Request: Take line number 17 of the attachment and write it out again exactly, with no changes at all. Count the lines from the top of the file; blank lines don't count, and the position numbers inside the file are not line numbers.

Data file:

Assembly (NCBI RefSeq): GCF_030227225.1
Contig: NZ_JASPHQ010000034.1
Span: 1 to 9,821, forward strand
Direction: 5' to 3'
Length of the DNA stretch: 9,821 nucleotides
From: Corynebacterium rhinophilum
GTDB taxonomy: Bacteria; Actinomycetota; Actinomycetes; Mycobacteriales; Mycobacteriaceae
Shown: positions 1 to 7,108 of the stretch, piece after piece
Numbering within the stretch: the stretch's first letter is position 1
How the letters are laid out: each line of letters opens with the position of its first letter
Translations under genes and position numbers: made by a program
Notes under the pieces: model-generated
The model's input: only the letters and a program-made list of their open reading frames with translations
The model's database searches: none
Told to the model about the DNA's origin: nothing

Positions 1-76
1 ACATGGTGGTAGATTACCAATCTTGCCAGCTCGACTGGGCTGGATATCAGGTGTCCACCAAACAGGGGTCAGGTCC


1 ACATGGTGGTAGATTACCAATCTTGCCAGCTCGACTGGGCTGGATATCAGGTGTCCACCAAACAGGGGTCAGGTCC